Today for a change of pace, I thought I’d share with you a few things I was pleased to see in the news recently. No, don’t worry … I’m not going soft, but sometimes it is nice to partly balance the negative with the positive. I’ll be back with more snark later today, no doubt.
🏳️🌈Yesterday, President Biden signed the Respect for Marriage Act into law with more than 2,000 people on hand to cheer! While some claim the law does not go far enough, and I would agree, it is nonetheless a huge step in the right direction. The law protects both same-sex marriages and inter-racial marriages, requiring the federal government and states to recognize legally performed marriages in other states. It also repeals the Defense of Marriage Act, a 1996 bill that recognized marriage as “only a legal union between one man and one woman as husband and wife.”
It is likely this bill would still be languishing somewhere in the Senate, but a sense of urgency prevailed when Supreme Court Justice Clarence Thomas, of all people, indicated that the Court should revisit the 2015 Obergefell v Hodges ruling that guarantees a constitutional right to same-sex marriage. Of late, the Court has not shown itself to be on the side of human rights. The Respect for Marriage Act even had a bit of support from Republicans in both the House and the Senate, which I find very encouraging. It’s time we all learn to just accept each other for who we are without trying to run the lives of others for them.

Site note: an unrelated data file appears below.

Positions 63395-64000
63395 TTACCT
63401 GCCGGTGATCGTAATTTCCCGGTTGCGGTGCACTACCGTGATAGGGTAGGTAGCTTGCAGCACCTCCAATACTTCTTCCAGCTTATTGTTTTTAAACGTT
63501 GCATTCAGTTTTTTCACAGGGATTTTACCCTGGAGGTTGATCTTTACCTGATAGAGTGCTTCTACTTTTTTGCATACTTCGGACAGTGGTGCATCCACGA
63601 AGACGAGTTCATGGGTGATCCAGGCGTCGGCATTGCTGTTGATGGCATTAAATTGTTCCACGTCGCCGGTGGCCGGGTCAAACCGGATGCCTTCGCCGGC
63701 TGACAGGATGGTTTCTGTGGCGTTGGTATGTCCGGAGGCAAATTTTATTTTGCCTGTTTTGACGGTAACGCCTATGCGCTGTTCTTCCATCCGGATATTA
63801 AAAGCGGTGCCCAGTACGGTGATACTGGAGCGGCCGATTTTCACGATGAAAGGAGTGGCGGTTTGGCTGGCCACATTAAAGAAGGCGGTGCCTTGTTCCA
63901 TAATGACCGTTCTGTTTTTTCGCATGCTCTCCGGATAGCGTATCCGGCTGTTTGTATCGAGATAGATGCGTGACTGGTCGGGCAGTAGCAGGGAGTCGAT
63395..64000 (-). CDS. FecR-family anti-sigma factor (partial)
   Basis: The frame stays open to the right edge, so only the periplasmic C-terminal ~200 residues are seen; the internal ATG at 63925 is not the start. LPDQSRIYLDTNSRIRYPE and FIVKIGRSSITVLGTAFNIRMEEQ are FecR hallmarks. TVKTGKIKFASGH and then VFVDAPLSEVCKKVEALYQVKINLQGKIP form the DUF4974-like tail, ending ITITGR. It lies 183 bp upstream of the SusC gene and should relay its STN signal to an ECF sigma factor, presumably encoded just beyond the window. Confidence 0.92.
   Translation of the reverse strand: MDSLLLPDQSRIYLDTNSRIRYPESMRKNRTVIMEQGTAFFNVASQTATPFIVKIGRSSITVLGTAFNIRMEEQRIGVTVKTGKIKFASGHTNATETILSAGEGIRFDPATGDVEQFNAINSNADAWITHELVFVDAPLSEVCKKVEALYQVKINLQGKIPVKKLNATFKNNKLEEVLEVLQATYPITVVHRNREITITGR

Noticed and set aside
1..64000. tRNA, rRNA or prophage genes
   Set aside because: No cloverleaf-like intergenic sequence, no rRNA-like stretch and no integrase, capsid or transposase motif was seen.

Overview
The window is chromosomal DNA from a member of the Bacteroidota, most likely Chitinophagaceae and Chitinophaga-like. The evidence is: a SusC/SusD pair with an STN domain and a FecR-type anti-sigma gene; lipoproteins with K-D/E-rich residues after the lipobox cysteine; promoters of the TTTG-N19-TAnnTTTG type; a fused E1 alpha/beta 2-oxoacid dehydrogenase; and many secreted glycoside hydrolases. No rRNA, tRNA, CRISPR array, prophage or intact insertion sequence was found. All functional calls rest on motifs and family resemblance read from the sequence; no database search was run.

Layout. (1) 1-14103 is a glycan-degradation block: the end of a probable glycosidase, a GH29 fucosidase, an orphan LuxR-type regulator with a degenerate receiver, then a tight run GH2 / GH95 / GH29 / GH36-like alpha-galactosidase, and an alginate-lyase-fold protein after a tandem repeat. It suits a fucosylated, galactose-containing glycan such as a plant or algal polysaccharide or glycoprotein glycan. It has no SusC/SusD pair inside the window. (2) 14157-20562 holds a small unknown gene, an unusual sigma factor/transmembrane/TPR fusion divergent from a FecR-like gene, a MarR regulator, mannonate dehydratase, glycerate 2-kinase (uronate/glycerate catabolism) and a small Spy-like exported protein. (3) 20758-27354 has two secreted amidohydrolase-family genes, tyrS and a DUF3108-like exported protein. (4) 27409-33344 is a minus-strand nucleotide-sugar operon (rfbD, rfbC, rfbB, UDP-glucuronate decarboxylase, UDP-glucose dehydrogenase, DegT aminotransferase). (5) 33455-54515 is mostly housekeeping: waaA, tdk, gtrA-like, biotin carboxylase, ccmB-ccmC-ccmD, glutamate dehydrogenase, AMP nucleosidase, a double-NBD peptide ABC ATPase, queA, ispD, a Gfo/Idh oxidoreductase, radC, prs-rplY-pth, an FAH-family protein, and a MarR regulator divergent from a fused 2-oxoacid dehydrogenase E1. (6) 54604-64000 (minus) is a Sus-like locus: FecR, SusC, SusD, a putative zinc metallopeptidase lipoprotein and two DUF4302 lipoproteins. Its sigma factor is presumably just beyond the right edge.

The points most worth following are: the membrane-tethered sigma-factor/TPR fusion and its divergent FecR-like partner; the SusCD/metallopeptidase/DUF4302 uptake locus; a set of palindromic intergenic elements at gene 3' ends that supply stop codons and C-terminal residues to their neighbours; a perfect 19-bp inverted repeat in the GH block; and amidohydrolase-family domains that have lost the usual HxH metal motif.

In Oregon, the outgoing Governor Kate Brown took a step that I fully applaud. She announced that she will commute the sentences of all 17 individuals on Oregon’s death row to life in prison without the possibility of parole. As an opponent of the death penalty, I am beyond pleased to hear this. Says Governor Brown …
“I have long believed that justice is not advanced by taking a life, and the state should not be in the business of executing people — even if a terrible crime placed them in prison. This is a value that many Oregonians share.”
She also directed the Department of Corrections to dismantle the state’s death chamber.
According to the U.S. Postal Service (USPS), civil rights giant and former U.S. Representative John Lewis, who spent decades fighting for racial justice, will be honored with a postage-stamp next year! I cannot think of a single person more worthy of this honour. The USPS said the stamp “celebrates the life and legacy” of the leader from Georgia, who risked his life protesting against segregation and other injustices in the violent Jim Crow-era South.
“Lewis spent more than 30 years in Congress steadfastly defending and building on key civil rights gains that he had helped achieve in the 1960s. Even in the face of hatred and violence, as well as some 45 arrests, Lewis remained resolute in his commitment to what he liked to call ‘good trouble.'”
And lastly, a bit of humour out of Florida.
In this photo provided by the Florida Keys News Bureau, Monroe County Sheriff’s Office Colonel Lou Caputo, left, costumed as the Grinch, and Deputy Andrew Leird, right, wave at a school bus rolling on the Florida Keys Overseas Highway Tuesday, Dec. 13, 2022, in Marathon, Fla. When drivers are pulled over for slightly speeding through a school zone, Caputo offers them the choice between an onion or a traffic citation. It’s a holiday tradition in the Keys that Caputo began 20 years ago to educate drivers that Keys schools remain in session through Dec. 16.